Each of the segments 12 may be articulated to radially reconfigure at an angle relative to a longitudinal axis defined by the elongated catheter 10. The gaps in-between the deployed frame members 12 may have a distensible or reconfigurable flexible membrane 22, such as a foldable plastic or latex flaps, extending beneath and/or between the frame members 12. These flaps 22 may be: folded, collapsed, or otherwise hidden within the frame 12 when the device is in the closed position. Upon expansion or opening of the frame members 12, the membrane 22 may distend or unfold between each adjacent frame member 12 to form an open area 24 defined within the frame members 12 and flaps 22 which is open distally to the environment. As frame members 12 radially extend, one or more openings 20 within the distal end of catheter 10 may be exposed.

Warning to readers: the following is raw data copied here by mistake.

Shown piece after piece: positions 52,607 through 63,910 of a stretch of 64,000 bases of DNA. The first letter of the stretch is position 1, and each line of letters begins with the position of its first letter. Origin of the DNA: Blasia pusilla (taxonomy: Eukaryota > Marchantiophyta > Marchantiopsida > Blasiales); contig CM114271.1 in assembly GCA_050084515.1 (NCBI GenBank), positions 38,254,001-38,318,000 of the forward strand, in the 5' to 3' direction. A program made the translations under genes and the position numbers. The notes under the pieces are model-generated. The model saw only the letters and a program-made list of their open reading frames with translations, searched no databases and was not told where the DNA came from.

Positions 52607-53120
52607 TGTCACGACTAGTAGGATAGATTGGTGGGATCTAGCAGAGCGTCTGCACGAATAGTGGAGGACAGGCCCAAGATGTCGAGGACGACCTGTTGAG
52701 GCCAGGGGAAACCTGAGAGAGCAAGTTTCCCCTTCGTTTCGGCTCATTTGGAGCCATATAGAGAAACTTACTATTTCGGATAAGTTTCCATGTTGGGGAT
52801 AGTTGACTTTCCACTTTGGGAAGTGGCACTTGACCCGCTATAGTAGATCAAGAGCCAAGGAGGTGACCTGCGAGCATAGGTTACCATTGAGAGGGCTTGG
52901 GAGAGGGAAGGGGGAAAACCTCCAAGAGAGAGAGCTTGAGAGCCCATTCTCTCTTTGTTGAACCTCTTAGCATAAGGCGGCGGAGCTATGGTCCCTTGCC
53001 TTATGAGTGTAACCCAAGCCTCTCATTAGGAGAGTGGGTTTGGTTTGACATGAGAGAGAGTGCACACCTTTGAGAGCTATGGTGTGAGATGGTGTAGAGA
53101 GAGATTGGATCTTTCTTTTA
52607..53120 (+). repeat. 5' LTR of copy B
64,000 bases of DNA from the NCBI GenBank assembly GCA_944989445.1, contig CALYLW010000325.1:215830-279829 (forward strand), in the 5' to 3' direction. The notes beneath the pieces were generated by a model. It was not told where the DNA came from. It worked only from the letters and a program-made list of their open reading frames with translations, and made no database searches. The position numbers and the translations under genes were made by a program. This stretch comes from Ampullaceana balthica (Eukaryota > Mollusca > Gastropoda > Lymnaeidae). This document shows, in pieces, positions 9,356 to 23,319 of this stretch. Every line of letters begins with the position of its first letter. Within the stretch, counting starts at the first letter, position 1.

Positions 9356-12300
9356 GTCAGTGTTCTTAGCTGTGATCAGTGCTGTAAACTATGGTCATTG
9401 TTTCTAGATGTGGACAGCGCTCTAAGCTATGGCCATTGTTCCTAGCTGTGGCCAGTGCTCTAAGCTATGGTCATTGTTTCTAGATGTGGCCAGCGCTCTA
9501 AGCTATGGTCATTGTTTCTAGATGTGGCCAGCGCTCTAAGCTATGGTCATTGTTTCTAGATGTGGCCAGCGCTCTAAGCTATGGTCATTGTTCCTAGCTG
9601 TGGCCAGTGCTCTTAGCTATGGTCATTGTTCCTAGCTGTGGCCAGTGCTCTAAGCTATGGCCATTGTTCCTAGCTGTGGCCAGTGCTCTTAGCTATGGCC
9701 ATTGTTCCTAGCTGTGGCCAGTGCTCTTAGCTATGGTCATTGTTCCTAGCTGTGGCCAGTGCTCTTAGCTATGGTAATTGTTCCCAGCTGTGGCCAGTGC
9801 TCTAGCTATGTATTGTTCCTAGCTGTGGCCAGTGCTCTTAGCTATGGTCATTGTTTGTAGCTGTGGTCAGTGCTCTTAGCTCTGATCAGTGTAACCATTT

As previously mentioned, the device may define multiple lumens or channels therethrough which may be utilized for any number of instruments, such as an optical channel where optical fibers are positionable for providing direct visualization, an irrigation channel for fluid injection (e.g., saline can be injected to flush away opaque fluids or any obstructing debris within the space 24 created by the frame), etc. The multi-lumen channel may also include working channels in which tools or instruments such as guidewires, needles, biopsy forceps, scissors, helical tissue engagers, electrode sensors or ablation probes, etc. can be inserted. Details of utilizing the expanded frame as a hood for displacing blood therewithin with a transparent fluid for visualization through the fluid of the underlying tissue surrounded by the frame are shown and described in further detail in U.S. Pat. Pub. 2006/0184048A1 and 2007/0167828A1, which are each incorporated herein by reference in their entirety.